Certainly one of the most radical boat designs I’ve ever seen. The two companies unveiled a real-size model of the 38-metre wide vessel late last month in Ancona, Italy. Unusually the width of the yacht is almost two thirds of its 190ft length. Instead of a traditional tapered stern, the WHY has a sheared off appearance, with a 30metre ‘beach’ running along the back. This gives access to a naturally-lit spa, that includes a traditional Turkish Hammam. It’s not like the usual stern of a boat, it’s more like the real beach of an island; a beach which is protected from the wind and the waves, where you can really relax.’ The naval architect Mauro Sculii said the strange dimensions gave a great stability to the boat. The boat, which is built on three decks, also features a 25metre swimming pool on the bow that hug the contours of the helipad. Inside ‘adaptable living spaces’ are organised around a salon that contains a cinema, a music room, a library and a dining room that opens on to the sea.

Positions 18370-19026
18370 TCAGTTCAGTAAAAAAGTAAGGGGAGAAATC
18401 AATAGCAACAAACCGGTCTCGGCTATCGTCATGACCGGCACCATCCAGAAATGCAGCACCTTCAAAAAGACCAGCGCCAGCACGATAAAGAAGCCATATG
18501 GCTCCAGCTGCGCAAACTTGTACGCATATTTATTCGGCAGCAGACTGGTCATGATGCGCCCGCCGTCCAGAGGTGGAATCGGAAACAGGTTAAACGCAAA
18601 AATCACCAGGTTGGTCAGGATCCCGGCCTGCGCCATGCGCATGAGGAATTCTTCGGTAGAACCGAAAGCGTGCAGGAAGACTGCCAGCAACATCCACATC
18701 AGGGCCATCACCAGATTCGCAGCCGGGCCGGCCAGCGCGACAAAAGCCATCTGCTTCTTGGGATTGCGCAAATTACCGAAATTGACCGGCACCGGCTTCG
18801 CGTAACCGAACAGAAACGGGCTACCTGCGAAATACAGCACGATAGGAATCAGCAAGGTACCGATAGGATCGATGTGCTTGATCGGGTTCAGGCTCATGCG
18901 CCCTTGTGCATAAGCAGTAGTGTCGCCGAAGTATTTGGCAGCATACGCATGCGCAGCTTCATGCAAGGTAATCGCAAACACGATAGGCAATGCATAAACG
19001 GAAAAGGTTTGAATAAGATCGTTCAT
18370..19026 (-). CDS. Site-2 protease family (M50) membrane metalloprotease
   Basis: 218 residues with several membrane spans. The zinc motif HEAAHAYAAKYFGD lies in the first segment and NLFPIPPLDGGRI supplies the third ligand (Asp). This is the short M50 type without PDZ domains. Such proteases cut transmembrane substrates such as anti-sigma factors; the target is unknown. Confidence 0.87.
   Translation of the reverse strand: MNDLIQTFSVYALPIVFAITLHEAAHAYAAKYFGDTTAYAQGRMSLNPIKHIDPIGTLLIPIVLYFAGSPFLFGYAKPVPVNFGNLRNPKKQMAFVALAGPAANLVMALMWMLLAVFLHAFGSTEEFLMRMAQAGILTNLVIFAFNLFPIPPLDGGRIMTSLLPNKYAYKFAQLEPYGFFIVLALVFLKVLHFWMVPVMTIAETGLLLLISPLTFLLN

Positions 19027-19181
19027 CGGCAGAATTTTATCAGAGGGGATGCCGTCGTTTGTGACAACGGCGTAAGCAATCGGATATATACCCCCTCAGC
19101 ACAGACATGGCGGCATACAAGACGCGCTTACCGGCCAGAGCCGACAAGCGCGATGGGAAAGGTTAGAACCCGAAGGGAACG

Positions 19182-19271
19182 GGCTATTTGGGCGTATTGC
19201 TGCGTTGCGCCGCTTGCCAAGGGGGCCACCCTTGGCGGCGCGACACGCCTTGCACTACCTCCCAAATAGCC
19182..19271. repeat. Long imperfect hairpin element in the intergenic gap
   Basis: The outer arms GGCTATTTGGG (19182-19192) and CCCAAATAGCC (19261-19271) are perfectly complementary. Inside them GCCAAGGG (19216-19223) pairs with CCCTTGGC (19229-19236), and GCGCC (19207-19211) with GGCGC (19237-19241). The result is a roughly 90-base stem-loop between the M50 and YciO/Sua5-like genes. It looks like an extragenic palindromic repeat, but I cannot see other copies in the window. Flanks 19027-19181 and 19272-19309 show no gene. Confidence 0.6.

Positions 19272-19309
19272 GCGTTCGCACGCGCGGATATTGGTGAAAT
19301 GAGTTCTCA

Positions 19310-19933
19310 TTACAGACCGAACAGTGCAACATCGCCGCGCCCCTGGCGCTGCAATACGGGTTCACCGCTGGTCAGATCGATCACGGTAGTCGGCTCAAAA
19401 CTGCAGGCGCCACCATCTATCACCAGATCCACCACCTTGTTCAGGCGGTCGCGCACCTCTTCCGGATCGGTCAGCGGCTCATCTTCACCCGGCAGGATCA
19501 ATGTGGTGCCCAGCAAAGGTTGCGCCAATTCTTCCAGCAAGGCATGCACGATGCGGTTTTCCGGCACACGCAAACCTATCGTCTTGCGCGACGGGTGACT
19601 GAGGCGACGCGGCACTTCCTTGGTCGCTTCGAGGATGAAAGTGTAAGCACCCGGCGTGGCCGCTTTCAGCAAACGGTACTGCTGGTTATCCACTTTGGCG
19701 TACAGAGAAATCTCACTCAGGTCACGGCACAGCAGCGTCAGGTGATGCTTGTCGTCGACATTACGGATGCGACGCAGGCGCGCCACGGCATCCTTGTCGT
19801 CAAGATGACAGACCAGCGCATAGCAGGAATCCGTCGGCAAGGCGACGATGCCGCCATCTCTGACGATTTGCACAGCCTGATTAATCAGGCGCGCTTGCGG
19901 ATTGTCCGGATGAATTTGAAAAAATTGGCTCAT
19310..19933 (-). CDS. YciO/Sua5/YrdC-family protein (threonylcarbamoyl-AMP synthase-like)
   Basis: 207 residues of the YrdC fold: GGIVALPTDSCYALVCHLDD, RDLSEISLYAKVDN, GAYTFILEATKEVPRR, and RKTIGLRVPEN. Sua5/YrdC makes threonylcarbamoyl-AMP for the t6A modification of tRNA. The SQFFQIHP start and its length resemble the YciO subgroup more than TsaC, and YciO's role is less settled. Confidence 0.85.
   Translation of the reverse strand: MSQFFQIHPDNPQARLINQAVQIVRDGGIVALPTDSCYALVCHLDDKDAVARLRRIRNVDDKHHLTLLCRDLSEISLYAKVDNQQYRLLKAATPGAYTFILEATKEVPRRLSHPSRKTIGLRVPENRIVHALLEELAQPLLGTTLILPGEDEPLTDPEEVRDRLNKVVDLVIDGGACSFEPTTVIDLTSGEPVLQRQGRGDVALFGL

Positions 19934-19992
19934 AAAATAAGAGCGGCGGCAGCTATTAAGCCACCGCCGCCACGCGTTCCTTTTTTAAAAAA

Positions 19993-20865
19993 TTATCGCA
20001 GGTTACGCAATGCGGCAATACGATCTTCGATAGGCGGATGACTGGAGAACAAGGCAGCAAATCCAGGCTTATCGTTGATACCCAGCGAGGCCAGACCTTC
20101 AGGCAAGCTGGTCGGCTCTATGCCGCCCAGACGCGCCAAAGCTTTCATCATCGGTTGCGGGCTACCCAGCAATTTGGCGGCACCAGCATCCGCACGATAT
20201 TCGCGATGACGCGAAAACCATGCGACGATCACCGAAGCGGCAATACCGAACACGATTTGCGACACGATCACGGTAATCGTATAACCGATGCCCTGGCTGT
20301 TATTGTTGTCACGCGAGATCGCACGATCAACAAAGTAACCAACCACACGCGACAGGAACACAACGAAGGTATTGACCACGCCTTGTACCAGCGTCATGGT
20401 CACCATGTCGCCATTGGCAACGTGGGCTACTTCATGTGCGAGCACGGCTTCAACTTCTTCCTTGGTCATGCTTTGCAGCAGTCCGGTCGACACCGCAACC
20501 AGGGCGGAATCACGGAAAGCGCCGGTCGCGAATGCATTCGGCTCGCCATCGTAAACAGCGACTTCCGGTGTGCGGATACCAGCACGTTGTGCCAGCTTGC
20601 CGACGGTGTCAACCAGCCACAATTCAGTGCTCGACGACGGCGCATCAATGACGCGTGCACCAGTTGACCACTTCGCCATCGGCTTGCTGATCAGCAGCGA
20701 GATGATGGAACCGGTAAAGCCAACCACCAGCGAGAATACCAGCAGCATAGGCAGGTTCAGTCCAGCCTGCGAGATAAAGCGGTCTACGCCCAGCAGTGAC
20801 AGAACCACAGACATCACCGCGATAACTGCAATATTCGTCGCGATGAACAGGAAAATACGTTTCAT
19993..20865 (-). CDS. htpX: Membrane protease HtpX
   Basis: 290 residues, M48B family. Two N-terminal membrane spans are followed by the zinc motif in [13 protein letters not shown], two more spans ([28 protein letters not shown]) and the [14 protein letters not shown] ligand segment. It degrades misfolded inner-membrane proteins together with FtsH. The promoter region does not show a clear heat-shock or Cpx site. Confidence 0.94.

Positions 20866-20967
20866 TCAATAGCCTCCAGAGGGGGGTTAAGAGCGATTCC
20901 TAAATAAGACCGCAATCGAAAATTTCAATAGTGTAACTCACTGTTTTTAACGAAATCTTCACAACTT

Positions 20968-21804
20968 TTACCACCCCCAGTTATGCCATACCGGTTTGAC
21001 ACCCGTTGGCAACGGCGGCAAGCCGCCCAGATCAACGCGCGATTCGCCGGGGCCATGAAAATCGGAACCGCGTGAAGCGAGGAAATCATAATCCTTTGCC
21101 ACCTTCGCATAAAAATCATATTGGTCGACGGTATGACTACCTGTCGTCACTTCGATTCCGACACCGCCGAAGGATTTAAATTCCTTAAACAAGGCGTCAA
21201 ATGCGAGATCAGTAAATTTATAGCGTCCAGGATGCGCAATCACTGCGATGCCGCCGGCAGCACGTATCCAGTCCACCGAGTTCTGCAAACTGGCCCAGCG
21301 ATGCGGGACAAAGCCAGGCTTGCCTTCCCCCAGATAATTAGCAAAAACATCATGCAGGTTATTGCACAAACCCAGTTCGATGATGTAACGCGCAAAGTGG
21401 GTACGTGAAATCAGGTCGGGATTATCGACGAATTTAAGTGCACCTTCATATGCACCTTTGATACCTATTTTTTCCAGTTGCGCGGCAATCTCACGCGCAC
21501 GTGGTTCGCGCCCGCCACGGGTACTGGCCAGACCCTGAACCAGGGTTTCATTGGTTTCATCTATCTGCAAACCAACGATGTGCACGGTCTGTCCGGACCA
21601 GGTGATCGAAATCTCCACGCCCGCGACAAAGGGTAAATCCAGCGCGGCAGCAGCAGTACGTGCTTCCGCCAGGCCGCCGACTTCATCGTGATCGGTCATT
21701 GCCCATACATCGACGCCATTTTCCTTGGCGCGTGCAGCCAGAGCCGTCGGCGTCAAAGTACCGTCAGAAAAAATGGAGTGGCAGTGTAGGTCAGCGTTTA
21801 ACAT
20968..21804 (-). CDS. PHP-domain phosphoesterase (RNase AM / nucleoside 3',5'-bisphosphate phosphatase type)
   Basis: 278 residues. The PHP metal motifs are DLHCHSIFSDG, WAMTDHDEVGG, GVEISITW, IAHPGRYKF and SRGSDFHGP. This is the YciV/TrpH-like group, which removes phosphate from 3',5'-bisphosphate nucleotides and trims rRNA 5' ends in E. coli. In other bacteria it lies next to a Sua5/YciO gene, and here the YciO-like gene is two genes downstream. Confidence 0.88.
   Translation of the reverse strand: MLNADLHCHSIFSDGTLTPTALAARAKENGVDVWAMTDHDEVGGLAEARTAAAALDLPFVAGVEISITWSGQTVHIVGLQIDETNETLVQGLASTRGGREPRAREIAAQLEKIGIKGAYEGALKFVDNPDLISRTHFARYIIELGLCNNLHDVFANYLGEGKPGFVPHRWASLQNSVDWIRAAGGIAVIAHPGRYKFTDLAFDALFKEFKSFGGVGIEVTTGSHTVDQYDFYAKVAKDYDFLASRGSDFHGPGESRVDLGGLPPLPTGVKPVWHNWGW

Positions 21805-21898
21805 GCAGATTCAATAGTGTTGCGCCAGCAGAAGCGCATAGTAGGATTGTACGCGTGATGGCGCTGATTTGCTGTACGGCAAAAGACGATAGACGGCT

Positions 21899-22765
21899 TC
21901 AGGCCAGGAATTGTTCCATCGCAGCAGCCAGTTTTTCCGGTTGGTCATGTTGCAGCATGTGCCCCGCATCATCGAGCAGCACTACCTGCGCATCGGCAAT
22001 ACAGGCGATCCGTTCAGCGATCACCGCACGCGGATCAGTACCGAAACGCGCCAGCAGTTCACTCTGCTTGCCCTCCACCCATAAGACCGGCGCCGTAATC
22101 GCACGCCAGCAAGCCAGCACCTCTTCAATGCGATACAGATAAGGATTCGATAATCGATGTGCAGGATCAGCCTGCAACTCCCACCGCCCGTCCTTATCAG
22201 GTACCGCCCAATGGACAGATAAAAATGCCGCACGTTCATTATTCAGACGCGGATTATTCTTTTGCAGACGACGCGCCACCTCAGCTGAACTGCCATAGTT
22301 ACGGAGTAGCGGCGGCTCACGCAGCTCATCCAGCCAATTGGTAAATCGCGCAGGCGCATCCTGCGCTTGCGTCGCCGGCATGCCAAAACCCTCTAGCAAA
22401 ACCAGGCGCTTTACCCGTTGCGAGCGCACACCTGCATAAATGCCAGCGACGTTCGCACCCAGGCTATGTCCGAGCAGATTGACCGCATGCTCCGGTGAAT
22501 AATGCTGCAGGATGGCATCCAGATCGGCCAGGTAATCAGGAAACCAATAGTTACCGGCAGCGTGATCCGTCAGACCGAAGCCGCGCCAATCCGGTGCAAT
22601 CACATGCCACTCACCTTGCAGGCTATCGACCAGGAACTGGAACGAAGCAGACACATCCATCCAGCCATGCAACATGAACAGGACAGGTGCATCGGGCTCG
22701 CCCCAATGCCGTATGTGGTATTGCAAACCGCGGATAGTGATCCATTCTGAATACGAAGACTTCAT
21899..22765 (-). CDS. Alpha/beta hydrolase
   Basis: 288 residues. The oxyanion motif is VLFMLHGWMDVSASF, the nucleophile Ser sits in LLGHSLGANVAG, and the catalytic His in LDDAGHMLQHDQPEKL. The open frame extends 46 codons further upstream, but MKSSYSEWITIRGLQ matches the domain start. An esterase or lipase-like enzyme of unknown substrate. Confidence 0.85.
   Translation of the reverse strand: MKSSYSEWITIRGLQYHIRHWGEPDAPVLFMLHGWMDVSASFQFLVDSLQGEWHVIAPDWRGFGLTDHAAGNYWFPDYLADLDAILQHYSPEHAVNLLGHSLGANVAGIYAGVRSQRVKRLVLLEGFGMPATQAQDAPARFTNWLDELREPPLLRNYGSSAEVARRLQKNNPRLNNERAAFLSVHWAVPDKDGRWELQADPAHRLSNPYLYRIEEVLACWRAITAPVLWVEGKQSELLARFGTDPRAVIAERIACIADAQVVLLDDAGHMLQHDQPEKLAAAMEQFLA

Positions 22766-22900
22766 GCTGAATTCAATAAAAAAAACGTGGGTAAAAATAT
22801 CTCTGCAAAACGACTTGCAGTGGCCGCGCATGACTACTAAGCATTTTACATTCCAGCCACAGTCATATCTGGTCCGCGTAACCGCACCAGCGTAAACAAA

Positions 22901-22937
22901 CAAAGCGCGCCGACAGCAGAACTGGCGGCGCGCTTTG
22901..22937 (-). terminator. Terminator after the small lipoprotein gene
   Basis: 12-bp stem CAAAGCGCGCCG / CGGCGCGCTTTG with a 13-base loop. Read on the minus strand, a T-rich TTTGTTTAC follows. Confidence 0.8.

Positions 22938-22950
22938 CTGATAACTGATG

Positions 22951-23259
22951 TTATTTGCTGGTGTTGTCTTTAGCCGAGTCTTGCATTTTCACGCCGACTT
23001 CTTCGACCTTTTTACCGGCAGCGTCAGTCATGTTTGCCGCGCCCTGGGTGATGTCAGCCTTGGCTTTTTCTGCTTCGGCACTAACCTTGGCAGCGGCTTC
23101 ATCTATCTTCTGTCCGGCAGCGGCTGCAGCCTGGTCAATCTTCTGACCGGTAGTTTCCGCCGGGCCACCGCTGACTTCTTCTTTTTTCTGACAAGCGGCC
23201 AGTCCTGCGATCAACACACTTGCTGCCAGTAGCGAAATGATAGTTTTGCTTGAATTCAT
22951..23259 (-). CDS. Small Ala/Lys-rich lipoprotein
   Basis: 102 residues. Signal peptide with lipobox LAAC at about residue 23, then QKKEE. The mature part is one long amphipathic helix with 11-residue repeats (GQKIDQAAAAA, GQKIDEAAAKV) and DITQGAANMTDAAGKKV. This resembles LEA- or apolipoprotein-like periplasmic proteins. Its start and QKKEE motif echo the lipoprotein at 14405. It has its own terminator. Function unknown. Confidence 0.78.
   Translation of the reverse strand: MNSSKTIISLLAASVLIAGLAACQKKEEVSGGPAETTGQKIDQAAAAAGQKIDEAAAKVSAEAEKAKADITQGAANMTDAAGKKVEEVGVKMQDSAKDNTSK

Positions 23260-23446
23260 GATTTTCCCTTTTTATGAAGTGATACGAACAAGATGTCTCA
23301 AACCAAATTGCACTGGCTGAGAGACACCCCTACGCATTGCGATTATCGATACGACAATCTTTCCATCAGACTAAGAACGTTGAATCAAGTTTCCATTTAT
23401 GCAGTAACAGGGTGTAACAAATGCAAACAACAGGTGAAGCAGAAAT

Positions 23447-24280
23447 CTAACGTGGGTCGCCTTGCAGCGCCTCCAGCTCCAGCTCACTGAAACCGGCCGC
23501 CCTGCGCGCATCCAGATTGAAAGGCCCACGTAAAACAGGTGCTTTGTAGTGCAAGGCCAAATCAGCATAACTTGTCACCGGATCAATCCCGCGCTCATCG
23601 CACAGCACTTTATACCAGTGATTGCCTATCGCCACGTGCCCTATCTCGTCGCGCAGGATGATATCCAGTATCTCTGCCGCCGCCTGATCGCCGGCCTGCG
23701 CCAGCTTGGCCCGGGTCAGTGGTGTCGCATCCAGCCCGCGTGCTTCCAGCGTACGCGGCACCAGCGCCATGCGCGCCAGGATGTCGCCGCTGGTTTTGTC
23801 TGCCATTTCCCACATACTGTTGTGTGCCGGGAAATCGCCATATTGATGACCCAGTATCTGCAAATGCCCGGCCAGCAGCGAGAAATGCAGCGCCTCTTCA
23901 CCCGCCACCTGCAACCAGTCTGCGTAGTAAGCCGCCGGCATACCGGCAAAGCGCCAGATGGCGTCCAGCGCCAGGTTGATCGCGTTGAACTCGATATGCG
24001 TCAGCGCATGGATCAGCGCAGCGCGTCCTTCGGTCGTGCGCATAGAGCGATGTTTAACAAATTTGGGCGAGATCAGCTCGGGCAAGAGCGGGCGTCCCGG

The lucky owner has their own 200-square-metre suite that covers the entire third floor and has sweeping views of the sea from its private terrace. Up to 12 guests can stay in the five sumptuous suites on the second floor and their every wish would be carried out by a 20-strong crew. The yacht will cruise at 12knots with a maximum speed of 14knots. Impressively the makers claim it could make four Atlantic crossings without any major maintenance. Any eco-conscious buyer can be reassured that the ship has been designed with three large sky lights and 300 square metres of windows to give a maximum amount of natural light. It will also be fitted with an ultra-low consumption LED lighting system. Solar panels covering the roof and sides of the vessel will help save at least 200 tons of diesel fuel a year. The yacht also comes equipped with waste management systems made to handle both organic and inorganic waste. It will be the first yacht for Hermes who have previously helped design a luxury helicopter and a collection of smart cars